1887

Abstract

Yeast systematics has wholeheartedly embraced the phylogenetic approach. Central to this has been the unspoken convention that taxa at all ranks be strictly monophyletic. This can result in a proliferation of small genera and instances of nomenclatural instability, counter to the expected benefit of phylogenetic systematics. But the literature abounds with examples, at all taxonomic levels, where paraphyly is a reality that can no longer be ignored. The very concepts of Bacteria or Archaea, under the constraint of monophyly, are in peril. It is therefore desirable to effect a shift in practices that will recognize the existence of paraphyletic taxa.

Loading

Article metrics loading...

/content/journal/ijsem/10.1099/ijsem.0.001474
2016-12-01
2020-09-25
Loading full text...

Full text loading...

/deliver/fulltext/ijsem/66/12/4924.html?itemId=/content/journal/ijsem/10.1099/ijsem.0.001474&mimeType=html&fmt=ahah

References

  1. Ackery P. R., Vane-Wright R. I.. 1984; Milkweed Butterflies: The Cladistics and Biology p.425. Ithaca, New York: Cornell University Press;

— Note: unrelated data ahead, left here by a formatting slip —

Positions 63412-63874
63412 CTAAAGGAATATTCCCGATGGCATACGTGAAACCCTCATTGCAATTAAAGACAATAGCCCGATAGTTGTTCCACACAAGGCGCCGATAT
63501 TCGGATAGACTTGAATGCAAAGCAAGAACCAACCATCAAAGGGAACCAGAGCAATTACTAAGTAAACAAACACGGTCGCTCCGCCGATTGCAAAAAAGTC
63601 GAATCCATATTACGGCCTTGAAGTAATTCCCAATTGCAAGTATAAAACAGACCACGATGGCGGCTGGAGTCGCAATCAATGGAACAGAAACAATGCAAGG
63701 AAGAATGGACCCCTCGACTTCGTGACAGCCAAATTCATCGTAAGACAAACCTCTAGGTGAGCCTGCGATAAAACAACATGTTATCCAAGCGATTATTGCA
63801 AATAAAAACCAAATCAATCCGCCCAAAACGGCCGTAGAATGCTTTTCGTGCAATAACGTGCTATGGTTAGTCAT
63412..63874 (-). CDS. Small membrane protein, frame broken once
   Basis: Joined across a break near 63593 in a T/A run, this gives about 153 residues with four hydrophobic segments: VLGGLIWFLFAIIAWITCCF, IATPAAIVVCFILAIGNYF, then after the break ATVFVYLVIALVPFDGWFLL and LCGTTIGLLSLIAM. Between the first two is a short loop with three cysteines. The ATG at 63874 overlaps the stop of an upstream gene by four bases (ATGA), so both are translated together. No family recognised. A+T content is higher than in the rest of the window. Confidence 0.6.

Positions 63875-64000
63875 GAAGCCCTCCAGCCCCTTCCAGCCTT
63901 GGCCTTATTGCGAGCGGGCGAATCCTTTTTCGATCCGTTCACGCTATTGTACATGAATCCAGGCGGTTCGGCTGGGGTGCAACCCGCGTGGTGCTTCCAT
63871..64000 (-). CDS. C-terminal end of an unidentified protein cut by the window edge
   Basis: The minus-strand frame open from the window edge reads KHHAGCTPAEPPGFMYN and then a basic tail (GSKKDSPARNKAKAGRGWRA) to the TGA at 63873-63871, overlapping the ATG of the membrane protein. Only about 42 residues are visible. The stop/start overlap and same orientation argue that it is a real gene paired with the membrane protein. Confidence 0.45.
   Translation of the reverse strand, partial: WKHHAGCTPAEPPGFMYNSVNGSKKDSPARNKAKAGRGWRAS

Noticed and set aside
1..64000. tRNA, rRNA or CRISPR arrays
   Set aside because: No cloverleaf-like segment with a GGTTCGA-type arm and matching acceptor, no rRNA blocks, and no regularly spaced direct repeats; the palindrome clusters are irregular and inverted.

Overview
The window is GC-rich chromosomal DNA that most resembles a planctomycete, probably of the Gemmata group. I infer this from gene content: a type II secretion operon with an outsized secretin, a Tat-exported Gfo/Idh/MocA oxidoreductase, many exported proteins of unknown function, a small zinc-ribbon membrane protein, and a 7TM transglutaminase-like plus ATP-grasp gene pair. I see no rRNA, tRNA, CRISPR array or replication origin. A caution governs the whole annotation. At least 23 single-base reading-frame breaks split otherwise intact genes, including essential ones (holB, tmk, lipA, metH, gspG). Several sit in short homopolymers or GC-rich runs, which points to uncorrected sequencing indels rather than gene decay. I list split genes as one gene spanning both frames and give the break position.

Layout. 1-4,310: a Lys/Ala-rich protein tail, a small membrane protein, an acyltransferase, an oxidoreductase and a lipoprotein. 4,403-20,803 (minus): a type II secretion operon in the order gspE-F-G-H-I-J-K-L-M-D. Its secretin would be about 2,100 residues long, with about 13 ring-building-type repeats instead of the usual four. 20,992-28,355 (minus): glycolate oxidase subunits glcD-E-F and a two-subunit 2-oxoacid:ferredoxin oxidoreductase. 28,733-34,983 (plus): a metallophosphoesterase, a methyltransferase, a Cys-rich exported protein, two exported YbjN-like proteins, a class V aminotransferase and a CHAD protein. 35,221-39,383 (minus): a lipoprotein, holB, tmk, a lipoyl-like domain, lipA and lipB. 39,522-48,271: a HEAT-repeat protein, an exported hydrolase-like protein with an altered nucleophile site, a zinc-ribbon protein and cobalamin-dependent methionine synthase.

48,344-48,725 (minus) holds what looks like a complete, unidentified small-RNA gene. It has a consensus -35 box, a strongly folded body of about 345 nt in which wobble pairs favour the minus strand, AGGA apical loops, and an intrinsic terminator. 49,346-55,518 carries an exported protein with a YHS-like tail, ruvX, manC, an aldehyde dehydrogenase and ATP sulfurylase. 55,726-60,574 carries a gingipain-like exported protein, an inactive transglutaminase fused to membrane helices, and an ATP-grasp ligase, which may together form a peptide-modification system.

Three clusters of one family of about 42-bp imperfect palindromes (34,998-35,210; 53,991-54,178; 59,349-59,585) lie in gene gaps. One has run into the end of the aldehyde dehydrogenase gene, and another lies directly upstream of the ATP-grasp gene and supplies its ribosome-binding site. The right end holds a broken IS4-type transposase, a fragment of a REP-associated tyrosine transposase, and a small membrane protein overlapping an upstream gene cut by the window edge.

[Google Scholar]
  2. Albert J. S., Petry P., Reis R. E.. 2011; Major biogeographic and phylogenetic patterns. In Historical Biogeography of Neotropical Freshwater Fishes pp.21–57 Edited by Albert J. S., Reis R. E.. University of California Press;[CrossRef]
    [Google Scholar]
  3. Archibald J. D.. 2012; Darwin's two competing phylogenetic trees: marsupials as ancestors or sister taxa?. Arch Nat Hist39:217–233 [CrossRef]
    [Google Scholar]
  4. Ashlock P. D.. 1971; Monophyly and associated terms. Syst Zool20:63–69[CrossRef]
    [Google Scholar]
  5. Austin C. M., Tan M. H., Croft L. J., Hammer M. P., Gan H. M.. 2015; Whole genome sequencing of the Asian Arowana (Scleropages formosus) provides insights into the evolution of ray-finned fishes. Genome Biol Evol7:2885–2895 [CrossRef][PubMed]